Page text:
First off - I am possibly the last person in the world that ought to be suggesting solutions to the pension chaos in Illinois. I just want to make that clear. Don't get me wrong. It's not that I don't care about the issue. It's just that my eyes kind of glaze over when people start talking unfunded liabilities and COLAs. COLAs? Seriously, I'm thinking, "Why is Michael Bloomberg involved with this? He doesn't have enough to do in New York? He's gotta come here and mess up my soft drink consumption too?"
Right. COLA? I looked it up. My Big Gulp is safe for now.
Yeah, I'm kidding but the point is valid. The average citizen most likely understands what a cost of living increase is but when they hear a vague term like COLA, the idea becomes extricated from real meaning – disjointed and more unapproachable than it actually is…they may assume at first blush that it refers to some kitschy and intricate accounting term like SARBOX or FICA.
Do you know how many people in this country have no idea what FICA is…even though they pay into it with every paycheck? I think that's terribly significant to any financial discussion that the legislature might be having with constituents.
I know, for those who are knee deep in state budget debates, throwing around soulless acronyms amplifies how deeply embedded in the dialogue we really are. But when speaking in terms that are not immediately relevant to people with lives outside of politics, the issue takes on otherworldly qualities and average citizens often tune out. They come to believe that the solutions are best left to those who know how to handle the problem. This, by the way, is how we will ultimately move from a citizen legislature that is of the people, by the people and for the people to a political class which reigns over its serfs. Socialism thrives on acronyms and ambiguity.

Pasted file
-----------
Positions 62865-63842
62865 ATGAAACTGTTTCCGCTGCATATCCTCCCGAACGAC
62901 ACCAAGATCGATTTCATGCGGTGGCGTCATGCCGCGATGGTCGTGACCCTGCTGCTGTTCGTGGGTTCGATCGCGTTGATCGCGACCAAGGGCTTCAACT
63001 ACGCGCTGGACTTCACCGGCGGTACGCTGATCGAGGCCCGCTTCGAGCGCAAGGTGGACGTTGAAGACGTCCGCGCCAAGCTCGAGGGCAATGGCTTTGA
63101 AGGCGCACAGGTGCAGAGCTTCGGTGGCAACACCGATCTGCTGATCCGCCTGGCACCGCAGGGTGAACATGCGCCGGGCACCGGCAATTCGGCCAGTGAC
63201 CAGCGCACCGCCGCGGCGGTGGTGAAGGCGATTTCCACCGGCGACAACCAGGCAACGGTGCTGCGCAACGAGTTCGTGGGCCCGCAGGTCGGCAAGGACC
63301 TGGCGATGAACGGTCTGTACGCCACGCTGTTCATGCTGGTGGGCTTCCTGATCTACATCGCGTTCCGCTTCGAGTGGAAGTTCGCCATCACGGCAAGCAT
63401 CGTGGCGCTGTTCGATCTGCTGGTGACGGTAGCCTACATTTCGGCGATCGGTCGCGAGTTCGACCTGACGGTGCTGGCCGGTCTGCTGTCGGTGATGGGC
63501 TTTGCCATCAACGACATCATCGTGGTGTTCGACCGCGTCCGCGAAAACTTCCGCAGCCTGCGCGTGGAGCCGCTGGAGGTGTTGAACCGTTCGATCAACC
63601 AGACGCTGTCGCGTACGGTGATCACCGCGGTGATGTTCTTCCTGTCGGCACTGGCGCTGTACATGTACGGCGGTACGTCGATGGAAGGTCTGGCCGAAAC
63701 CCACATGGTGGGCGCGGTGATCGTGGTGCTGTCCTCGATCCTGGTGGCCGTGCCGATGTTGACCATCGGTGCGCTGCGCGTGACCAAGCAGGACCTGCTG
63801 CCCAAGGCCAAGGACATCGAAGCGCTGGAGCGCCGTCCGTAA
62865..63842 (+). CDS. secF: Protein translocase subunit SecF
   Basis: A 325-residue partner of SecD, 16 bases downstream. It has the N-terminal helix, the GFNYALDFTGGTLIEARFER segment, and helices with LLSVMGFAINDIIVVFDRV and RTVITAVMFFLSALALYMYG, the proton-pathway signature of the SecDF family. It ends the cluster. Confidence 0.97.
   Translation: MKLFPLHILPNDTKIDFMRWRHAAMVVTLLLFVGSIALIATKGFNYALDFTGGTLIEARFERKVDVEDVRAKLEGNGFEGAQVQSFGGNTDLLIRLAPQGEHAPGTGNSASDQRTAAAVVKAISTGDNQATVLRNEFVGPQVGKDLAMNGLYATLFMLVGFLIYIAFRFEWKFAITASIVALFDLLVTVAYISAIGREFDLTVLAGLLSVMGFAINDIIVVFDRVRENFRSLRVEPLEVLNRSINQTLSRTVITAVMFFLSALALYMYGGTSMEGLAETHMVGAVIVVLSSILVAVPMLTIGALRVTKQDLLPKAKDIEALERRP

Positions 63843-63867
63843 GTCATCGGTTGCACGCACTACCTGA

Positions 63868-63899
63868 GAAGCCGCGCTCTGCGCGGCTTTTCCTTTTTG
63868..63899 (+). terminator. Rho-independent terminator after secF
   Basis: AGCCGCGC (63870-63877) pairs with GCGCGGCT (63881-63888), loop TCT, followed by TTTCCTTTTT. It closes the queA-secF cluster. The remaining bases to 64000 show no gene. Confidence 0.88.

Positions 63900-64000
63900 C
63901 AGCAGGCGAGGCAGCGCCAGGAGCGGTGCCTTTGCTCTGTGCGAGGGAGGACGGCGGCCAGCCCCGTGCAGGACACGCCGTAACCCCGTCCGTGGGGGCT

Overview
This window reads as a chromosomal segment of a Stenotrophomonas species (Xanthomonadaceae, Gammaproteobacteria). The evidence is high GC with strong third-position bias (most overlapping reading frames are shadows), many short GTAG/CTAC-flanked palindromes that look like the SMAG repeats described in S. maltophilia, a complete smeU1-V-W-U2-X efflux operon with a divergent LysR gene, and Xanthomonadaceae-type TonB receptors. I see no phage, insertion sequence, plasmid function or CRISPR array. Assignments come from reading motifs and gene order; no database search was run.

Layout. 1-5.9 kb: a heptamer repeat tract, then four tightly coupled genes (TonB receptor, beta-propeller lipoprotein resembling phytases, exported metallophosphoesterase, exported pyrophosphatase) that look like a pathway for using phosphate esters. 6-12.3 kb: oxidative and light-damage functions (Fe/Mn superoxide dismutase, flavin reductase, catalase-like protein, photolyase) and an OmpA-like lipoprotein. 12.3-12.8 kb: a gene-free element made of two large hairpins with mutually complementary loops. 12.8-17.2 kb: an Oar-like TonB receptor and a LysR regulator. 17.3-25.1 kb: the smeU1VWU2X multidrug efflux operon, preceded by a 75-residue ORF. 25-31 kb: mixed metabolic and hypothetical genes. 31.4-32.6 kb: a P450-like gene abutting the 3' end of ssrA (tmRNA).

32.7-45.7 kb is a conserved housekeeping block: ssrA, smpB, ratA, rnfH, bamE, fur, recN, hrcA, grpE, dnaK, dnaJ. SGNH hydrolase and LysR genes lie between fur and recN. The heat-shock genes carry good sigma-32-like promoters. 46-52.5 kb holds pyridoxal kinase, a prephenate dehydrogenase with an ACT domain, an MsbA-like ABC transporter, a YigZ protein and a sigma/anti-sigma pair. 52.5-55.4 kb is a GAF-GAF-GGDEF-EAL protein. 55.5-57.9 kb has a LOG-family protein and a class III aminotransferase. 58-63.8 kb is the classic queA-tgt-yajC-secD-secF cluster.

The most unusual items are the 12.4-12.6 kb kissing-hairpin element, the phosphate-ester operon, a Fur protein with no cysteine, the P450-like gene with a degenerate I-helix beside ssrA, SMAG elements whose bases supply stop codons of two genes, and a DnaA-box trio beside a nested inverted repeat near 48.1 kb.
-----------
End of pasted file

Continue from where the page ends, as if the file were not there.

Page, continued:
Unfortunately, the real problem is that the powers that be don't particularly want to do anything about pension reform because the whole issue reeks if bureaucratic toxicity and may well prematurely end the political career of anyone who really attempts to fix this thing. My thinking is that leaders are kind of hoping that they can keep the matter inaccessible and incomprehensible to the average voter… at least until the whole system collapses – which ought to be right around the time that the Republicans regain control of the state at which time, the GOP can take the fall for the system's insolvency if they wish to remain true to form.
Either way, the spiritual mysticism of state budgeting plays well for those who would prefer to kick the can down the road and let someone else deal with it. If we want reform then the average citizen needs to care about pensions. If they don't, nothing will change.